By Noah Hubbell
By Kiernan Maletsky
By Tom Murphy
By Noah Hubbell
By Alex Distefano
By Darryl Smyers
By Jon Solomon
By Britt Chester
"I got a lot from [Bullis]," Rollins says. "I probably would not have achieved all the things I've achieved without it, just getting through that place by the skin of my teeth. I hated it when I was there, but I got a really good education and the ability to apply myself to something."
Rollins spent time in a band called S.O.A. (short for State of Alert), an outfit that included Fugazi's Ian MacKaye. The onetime manager of a Häagen-Dazs store, Rollins caught his break in 1981 when Black Flag's third singer, Dez Cadena, handed him the mike to sing "Clocked In" at a show in New York. Soon after, Rollins replaced Cadena and, along with guitarist Greg Ginn, bassist Chuck Dukowski and one of several rotating drummers, put So-Cal on the map as ground zero for the American hardcore-punk scene.
Rollins's tour diary, Get in the Van, chronicles the era in blunt, graphic language ("I bit a skinhead on the mouth and he started to bleed real bad," reads a typical passage), and set the course for the cocksure singer's literary pursuits: writing brutal prose in the name of destroying the system, making sense of it or at least satirizing it somehow.
"I've always been fairly cynical in what I think the American impact on the American way really is," Rollins says. "This one guy wrote me the other day: 'I think there should be a revolution in America.' And I said 'No, pal. You're never gonna get a revolution. 'Cause if you think you're gonna stand up to the National Guard, local law enforcement -- now that every police agency in the country is paramilitary trained since the Watts riots -- what are you gonna do?'
"I've hung out with cops," Rollins says, his voice livening. "I've hung out with the elite sniper guys. I've hung out with SWAT guys. I've hung out with TNT guys. It's unbelievable how lethal these people are. It's not like it is on TV. These are very bad people to mess with. They want to kill somebody. That's why they signed up for the job. I've always thought that there's good cops and bad cops, and I'm on the side of the good ones. And the bad ones, they do more harm than they might understand.
"It's so thoroughly destabilizing to have an authority figure break the rules," he adds. "To live in this country and have that kind of fear -- fear of cops -- well, we always talk about how emancipated we are. And we always put down Stalin and his evil regime. Well, how different is it when you fear the authority figures? When you're innocent? That's my problem with bad cops."
Rollins has been vocal in his opposition to bad justice, as well. In an attempt to raise money for the defense fund of the West Memphis Three -- young men who received life sentences without due process for the murder and castration of an eight-year-old boy in 1993 -- Rollins issued Rise Above on Sanctuary Records over a year ago; the star-studded benefit album features Chuck D, Ice T, Hank III, Iggy Pop, Slipknot and Dean Ween, among others, covering Black Flag hits in order to raise awareness of what Rollins considers a horrible miscarriage of justice. But way beyond either Officer Goon or the failings of the court system is a corrupt political system that Rollins doesn't think comes close to representing the will of its people.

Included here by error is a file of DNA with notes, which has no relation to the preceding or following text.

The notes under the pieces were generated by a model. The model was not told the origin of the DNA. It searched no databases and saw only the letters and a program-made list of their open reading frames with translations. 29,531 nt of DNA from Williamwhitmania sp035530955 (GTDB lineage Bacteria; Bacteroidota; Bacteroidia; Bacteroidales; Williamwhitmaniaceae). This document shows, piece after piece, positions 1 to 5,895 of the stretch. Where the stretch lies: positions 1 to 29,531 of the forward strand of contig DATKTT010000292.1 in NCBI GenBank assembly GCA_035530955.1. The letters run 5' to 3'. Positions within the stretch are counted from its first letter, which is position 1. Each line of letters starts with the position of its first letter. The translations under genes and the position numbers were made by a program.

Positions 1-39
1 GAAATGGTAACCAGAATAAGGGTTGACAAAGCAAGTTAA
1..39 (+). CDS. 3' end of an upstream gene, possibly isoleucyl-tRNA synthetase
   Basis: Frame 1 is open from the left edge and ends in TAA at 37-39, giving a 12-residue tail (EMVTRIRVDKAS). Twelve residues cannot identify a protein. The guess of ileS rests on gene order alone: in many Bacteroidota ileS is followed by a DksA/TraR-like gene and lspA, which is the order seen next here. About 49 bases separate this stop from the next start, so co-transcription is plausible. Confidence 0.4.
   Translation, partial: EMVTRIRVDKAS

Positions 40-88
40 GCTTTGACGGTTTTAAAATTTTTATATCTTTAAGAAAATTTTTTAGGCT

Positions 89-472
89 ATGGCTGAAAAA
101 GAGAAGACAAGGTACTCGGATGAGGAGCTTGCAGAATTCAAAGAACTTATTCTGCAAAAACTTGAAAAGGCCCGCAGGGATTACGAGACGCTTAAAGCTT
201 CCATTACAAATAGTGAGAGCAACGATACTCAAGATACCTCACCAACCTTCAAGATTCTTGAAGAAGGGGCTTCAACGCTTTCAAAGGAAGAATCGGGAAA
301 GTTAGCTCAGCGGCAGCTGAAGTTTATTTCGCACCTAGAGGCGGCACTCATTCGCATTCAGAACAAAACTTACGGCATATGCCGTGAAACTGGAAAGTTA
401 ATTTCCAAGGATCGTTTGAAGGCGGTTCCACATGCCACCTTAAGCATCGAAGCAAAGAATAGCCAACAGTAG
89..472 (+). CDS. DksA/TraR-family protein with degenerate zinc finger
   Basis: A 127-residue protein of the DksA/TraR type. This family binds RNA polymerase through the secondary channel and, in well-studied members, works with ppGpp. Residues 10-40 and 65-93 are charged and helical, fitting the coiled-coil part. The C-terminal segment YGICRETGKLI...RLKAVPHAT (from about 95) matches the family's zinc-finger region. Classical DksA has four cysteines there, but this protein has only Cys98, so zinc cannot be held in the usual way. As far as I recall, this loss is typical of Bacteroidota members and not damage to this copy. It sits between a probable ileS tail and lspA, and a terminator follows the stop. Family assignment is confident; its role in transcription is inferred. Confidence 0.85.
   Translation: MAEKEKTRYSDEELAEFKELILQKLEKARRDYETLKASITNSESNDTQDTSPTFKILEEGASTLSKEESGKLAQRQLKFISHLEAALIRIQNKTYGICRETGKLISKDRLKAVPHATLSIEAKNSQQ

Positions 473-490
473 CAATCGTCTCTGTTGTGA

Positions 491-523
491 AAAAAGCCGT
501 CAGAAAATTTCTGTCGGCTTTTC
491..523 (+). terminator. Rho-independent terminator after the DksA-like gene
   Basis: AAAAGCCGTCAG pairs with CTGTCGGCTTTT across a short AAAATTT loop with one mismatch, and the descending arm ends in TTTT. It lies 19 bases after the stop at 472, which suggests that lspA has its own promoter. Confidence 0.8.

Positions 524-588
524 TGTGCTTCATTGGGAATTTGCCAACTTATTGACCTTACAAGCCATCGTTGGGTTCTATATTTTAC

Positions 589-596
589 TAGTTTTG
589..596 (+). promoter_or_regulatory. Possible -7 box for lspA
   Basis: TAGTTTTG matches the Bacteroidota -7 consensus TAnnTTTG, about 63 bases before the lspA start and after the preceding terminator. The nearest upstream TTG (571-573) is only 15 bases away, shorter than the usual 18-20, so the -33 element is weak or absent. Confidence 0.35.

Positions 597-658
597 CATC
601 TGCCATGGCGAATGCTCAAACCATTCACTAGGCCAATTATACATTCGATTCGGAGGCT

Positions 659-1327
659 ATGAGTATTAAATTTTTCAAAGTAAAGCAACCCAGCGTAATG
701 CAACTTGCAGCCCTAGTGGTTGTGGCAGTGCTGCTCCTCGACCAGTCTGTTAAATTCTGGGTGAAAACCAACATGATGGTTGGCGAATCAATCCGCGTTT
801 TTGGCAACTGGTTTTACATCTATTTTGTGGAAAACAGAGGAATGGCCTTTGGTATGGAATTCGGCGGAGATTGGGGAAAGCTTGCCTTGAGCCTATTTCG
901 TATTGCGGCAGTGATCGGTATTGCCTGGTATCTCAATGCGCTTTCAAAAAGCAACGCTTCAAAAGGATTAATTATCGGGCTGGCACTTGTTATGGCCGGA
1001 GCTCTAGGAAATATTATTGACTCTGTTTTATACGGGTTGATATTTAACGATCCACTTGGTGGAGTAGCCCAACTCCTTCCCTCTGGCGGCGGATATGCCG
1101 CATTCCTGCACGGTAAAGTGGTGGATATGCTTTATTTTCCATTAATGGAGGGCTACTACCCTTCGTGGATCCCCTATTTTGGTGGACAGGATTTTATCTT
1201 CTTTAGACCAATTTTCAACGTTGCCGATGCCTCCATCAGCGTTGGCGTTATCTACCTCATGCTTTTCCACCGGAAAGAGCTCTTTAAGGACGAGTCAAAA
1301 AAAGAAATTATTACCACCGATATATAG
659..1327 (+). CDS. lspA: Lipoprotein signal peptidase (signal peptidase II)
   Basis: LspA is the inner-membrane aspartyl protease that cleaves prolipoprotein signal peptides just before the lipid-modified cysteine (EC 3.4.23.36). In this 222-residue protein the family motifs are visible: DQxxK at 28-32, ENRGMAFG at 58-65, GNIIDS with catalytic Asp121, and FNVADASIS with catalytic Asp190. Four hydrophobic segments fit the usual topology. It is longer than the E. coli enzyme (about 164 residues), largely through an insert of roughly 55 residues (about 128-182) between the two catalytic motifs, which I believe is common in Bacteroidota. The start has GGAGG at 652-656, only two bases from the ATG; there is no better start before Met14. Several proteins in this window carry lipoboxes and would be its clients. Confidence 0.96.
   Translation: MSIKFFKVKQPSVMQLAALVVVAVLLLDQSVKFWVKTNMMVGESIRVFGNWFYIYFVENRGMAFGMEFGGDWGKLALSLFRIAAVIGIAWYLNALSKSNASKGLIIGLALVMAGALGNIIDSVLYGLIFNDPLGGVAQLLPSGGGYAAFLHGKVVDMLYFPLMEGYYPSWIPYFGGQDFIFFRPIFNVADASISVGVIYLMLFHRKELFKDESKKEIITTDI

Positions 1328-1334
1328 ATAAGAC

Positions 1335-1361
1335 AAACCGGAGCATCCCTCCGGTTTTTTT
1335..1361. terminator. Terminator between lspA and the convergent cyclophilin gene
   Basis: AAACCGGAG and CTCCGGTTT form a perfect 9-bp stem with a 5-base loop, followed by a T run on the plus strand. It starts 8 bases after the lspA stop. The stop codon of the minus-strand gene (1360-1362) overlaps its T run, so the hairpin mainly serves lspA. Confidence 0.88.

"We don't really have a voice," he says. "From what I have always been led to understand, your vote is nothing but something to be taken into consideration. There's, like, the electorate vote, and there's the popular vote. But it doesn't really matter. And I hate to have that kind of dissipated apathy in the face of all that. But I can't help think it's true sometimes."
For Rollins, staying guardedly playful in the age of terrorism and imminent war seems like just another day on the soapbox, raging until he's hoarse. With his "tumultuous teens, turbulent twenties and therapeutic thirties" out of the way (that's how Rollins sums up three decades of his life on his official Web site), what can Mr. Angry look forward to in his forties?
"Probably a receding hairline, increased bitterness and bile, and a layer of ass-fat I'll be unable to get rid of," Rollins says. "Yeah, that'll be me. Just kind of Volvo-drivin', lookin' like Alan Alda, wearing those kind of have-no-sexual-ambition kind of pants that you can buy at Banana Republic. I can get laid, but of course I'll have to go to the ATM. You never know. I'm just postulating here."
Does Rollins ever think that he takes himself too seriously?
"Not at all," he says. "I take work seriously, but not me."
Does Rollins ever, in the dead of night, wonder if he's sold out?
"No," he says. "I don't think I've sold out."
And now, the burning question: How much can the Rollins bench-press?
"For the true measure of real strength," he says, "you never ask a guy what he benches. If you want to call him out, ask him what he deadlifts or what he squats. That's the real strength exercise. That's where you shit your pants and scream."
"I just do an occasional push-up now and then," I confess.
"Well, I know. You act like it," Rollins snaps. "But when you get in touch with strong mind/strong body, you might see things differently. And who knows? You might get laid."